This is a place we return to almost every summer, so I know the kids are very capable of the trail. But I wonder how much more of our gear those very capable kids can help carry. Of course, I googled it. Looks like there are percentages like 10-15- 20% out there, mainly in regards to carrying backpacks to school. For backpacking specifically, I found 25% of their weight.

I know my kids carried heavy packs in Mexico, walking for short periods as we traveled on and off buses and set up camp in different regions. At that time they carried everything they had: clothes for a week, a book, souvenirs. No way do I want them to carry that much on the trail. I want them to still be smiling even after an hour of hiking.

This week, we’ll watch the weight. And I’ll find a scale and weigh those packs, and report back here.

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P7310543Four years ago, I was leaving the grocery store a few blocks from my house and noticed a guy waiting outside with two backpacks. He looked like he’d been hiking. Figuring the other backpack belonged to his partner who was probably inside the store getting food, I strolled over, and inquired about his trip.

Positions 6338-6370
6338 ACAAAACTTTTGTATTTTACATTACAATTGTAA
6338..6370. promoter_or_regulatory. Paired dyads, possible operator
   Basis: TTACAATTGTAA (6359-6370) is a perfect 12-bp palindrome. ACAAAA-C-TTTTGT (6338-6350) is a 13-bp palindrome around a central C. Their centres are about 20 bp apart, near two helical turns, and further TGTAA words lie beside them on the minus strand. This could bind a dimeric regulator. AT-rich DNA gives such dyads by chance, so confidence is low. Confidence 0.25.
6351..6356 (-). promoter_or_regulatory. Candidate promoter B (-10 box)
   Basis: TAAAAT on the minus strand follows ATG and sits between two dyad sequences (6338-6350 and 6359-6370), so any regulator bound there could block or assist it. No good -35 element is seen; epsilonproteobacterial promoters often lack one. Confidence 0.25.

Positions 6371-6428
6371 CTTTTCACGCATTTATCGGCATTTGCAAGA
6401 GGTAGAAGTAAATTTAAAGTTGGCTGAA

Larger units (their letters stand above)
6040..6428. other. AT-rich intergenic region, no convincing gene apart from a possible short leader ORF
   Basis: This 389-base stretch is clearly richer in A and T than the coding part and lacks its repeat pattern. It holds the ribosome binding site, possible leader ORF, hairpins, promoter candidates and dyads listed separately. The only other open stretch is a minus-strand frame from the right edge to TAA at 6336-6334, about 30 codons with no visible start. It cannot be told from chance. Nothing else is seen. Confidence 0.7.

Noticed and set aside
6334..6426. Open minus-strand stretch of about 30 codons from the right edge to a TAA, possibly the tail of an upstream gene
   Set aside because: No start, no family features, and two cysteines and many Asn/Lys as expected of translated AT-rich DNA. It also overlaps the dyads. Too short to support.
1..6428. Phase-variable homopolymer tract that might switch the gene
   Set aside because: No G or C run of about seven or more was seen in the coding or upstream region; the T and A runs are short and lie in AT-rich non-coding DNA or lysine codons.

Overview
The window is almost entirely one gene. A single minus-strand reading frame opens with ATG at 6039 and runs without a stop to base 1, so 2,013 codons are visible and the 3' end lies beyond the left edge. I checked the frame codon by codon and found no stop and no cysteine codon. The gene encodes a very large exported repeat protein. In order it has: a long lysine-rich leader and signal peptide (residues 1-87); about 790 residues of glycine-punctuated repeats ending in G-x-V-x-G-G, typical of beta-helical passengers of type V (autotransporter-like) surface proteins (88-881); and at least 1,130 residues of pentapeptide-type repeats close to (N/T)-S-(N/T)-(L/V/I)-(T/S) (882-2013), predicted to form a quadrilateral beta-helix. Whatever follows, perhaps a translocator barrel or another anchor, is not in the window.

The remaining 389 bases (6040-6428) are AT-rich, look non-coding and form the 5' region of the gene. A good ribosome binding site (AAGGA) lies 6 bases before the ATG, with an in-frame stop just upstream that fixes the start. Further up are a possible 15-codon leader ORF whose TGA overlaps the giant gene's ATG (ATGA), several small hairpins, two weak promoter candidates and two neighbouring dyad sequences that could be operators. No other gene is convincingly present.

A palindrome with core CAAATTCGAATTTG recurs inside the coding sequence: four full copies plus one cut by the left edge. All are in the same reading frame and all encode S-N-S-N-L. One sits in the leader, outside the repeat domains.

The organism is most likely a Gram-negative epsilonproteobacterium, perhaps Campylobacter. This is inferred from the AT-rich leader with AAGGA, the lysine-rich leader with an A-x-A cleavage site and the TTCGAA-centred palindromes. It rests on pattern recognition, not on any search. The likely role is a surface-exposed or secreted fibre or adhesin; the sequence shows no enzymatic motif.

Turned out that Mike and his girlfriend Emmy had just hiked the Pacific Northwest Trail across the North Cascades and hitched a ride into town. I promptly invited them to my home for showers, dinner, use of our washing machine, and a tent spot in our backyard.

They accepted and we walked to my house – where I introduced them to my family, my husband covering his surprise at sudden guests. Interesting and interested college students, they were fun visitors and headed off the next day by bus towards Seattle to eventually get back to their college on the east coast.

They were among the first travelers we’ve had stay with us, followed later that summer by a bicycling Dutch couple, and most recently our first warmshowers guest this past June. And in turn, we have met people while adventuring who have shared their hospitality with us.

This week we came home from a swim at the lake to find a note and a bottle of wine at our door. Emmy and Mike had stopped by, “just passing through on our sailboat and remembered you and your kindness.” They left no phone number or directions as to where they might be moored, so we didn’t have a way to thank them. I’m so sorry we missed seeing them, but we’ll just have to enjoy the wine and toast them, travelling, and saying hello to strangers.

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Bugged